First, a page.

Top 5 Regrets of Buying an FMCA Membership

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A man stands in front of his RV and regrets investing money into an FMCA membership.

Many new RVers are surprised to discover the abundance of RV membership clubs. One especially popular one is the Family Motor Coach Association (FMCA). Not all who have chosen to become members have been happy campers, though. Let’s look at five common FMCA regrets.

What Does an FMCA Membership Include?

Like many other RV clubs, FMCA membership includes access to exclusive perks. These include savings programs, RV lifestyle resources, a monthly RV living magazine, and more. 

Plus, you get access to RV rallies. FMCA is often the one putting on these members-only events. Large rallies will feature speakers, educational opportunities, and also adventures with other members. They’re wildly popular and help build relationships with other RVers.

The Top 5 Regrets of Buying an FMCA Membership

If you’ve been RVing long, you’ve probably made a purchase or two that you’ve regretted. Let’s look at five of the most common regrets of buying an FMCA membership.

#1. Elitist Attitudes at Rallies

Many members have complained over the years about there being a supposed elitist attitude at rallies. The larger and more expensive your RV is, the higher you supposedly are in the social pecking order.

Previously, FMCA focused on motorhomes only, but in July 2017, their Governing Board voted to allow towable RVs. This vote seemed to cause a significant divide among the FMCA community and possibly upset many of their long-time members. The apparently upset members felt adding towable RVs cheapened their club and made it appear less luxurious.

A quick look through the FMCA community group, and you’ll probably see divisive attitudes among members. The RV community is very inclusive and accepting, but some do still feel like outsiders in the FMCA. Feeling like an outsider in any group will make you regret joining.

A large and fancy motorhome is part of the elitist side of the FMCA community that many regret joining.

#2. Increasing Prices

In September 2019, the FMCA increased their annual dues by $25, going from $60 to $85. This was roughly a 42% increase. 

While many members were able to overlook the $25 increase, not all could. Plus, in February 2020, FMCA raised the price of their emergency roadside assistance. The price went from $74 to $129 for towables and $159 for motorized RVs. While FMCA was adjusting its prices to remain competitive, many members didn’t like another price increase.

#3. Focused on Older Demographic

It seems many motorhomes have floor plans that aren’t family-friendly. A limited number of motorhomes include a bunkhouse, and those that do often are little more than a sleeping space. Many families tend toward the towable market, and since FMCA was previously a motorhome-only club, membership skewed heavily toward an older demographic.

Having a large demographic of older RVers makes FMCA unattractive to younger RVing families. The RVing industry has seen a massive boom in recent years among families. Young families getting into RVing often find many resources and incentives lend themselves to an older demographic. It’s easy for them to regret signing up for this membership rather than searching for a more family-friendly option.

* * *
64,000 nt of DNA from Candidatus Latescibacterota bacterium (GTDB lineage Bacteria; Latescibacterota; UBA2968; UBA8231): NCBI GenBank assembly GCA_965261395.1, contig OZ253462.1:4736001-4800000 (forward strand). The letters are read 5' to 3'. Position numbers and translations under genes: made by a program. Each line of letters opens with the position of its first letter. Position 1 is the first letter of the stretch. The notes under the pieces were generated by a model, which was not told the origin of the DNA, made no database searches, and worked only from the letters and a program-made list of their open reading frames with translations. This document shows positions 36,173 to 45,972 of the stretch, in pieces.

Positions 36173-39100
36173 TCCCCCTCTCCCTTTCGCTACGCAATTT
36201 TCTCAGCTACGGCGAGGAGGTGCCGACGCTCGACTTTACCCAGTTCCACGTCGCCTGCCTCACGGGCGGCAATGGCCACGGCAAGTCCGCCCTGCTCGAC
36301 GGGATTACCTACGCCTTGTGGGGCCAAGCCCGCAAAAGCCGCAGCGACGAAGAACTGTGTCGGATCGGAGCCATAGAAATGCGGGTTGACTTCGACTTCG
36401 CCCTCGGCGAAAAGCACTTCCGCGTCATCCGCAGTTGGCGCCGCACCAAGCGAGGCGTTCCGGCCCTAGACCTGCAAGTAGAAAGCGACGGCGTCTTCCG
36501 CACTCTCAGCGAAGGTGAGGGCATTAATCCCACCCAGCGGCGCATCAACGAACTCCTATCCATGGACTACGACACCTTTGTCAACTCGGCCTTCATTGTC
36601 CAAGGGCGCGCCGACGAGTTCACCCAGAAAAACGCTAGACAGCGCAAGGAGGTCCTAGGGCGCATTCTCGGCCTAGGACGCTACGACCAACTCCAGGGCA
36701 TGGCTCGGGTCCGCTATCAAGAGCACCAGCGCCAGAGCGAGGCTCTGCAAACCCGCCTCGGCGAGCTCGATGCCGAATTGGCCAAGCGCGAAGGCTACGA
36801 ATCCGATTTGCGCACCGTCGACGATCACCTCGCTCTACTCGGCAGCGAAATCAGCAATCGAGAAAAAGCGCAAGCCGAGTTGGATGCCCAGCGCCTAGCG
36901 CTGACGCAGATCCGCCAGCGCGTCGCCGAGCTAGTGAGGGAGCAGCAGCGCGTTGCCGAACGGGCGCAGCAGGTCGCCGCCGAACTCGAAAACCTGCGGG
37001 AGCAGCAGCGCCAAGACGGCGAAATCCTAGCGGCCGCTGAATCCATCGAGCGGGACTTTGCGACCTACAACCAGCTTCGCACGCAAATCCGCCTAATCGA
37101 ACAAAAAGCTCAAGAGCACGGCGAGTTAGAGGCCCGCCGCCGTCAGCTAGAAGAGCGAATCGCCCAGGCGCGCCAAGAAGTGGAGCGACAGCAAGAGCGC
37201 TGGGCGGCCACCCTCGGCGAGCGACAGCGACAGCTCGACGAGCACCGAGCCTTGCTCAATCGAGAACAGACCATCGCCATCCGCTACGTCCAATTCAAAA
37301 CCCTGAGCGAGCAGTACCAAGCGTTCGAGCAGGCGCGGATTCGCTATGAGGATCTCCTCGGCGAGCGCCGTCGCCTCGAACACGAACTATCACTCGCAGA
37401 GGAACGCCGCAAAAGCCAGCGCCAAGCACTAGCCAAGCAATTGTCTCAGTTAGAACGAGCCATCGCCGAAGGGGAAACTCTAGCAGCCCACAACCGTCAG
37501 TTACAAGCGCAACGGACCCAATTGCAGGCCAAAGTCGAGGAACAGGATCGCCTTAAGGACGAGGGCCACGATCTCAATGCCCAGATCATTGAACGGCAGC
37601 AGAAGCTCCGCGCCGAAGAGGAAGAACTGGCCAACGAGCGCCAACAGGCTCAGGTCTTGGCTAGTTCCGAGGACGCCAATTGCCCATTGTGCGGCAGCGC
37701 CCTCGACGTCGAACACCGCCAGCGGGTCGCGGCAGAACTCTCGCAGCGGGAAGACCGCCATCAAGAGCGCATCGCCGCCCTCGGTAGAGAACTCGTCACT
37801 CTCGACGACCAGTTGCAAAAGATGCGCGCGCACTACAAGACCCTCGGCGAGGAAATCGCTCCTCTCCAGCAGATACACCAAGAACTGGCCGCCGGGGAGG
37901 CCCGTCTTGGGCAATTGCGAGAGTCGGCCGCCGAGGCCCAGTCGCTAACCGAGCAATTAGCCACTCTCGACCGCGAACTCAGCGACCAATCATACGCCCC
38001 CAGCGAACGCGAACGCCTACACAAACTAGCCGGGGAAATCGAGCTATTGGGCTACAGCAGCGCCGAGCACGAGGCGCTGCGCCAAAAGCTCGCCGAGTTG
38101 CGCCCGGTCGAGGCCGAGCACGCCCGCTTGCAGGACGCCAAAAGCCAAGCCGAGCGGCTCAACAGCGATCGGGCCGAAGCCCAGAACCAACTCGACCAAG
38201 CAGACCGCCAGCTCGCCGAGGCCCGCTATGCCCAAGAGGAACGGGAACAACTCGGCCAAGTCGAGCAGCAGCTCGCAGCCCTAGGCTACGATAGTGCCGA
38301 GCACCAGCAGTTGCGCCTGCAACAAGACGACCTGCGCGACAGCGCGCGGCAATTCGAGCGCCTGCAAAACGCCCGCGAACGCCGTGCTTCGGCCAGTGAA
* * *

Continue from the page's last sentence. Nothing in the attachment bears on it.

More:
An FMCA is targeted towards an older RVer demographic. A family of RVers sit alongside their motorhome in camping chairs.

#4. Discounts Are Limited

A significant incentive to join an RV club is exclusive access to discounts. Many members regret purchasing their FMCA membership because the discounts are limited. The major deals and discounts aren’t much more than access to sign up for their roadside assistance program, a members-only RV insurance plan, and a discount on Michelin and Continental tires. In terms of discounts, FMCA lacks significant incentives.

#5. Mid-Week Rallies

FMCA often hosts its rallies during the middle of the week. This schedule is great for retired people and those who travel full-time but isn’t ideal for working adults. This decision is another instance where FMCA shows a bias for older members.

A FMCA rally can sometimes be held midweek which isn't attainable for everyone who works full time.

When Should You Consider an FMCA Membership?

Joining FMCA may be a good option if you’re in an older demographic. Being a part of the majority means the RV club will cater to many of your needs. It also means many of the original members will readily accept you into the community. If you own a motorhome and want to be a part of a relatively exclusive motorhome community, this may be an excellent option for you.

Joining an RV membership program isn’t for everyone. Many RVers never join a club and have an incredible RVing experience. Whatever you decide, we highly recommend researching and speaking with other RVers you trust to hear what clubs they belong to and why. What clubs do you belong to, and what do you look for in a club before joining?

  1. What great timing! I had seen a video regarding tires that referred to FMCA discounts and was wondering what it was all about.
    Thanks for the info!

  2. I thought I heard that FMCA offers an attractive data plan. Is that true? Do you know the details?

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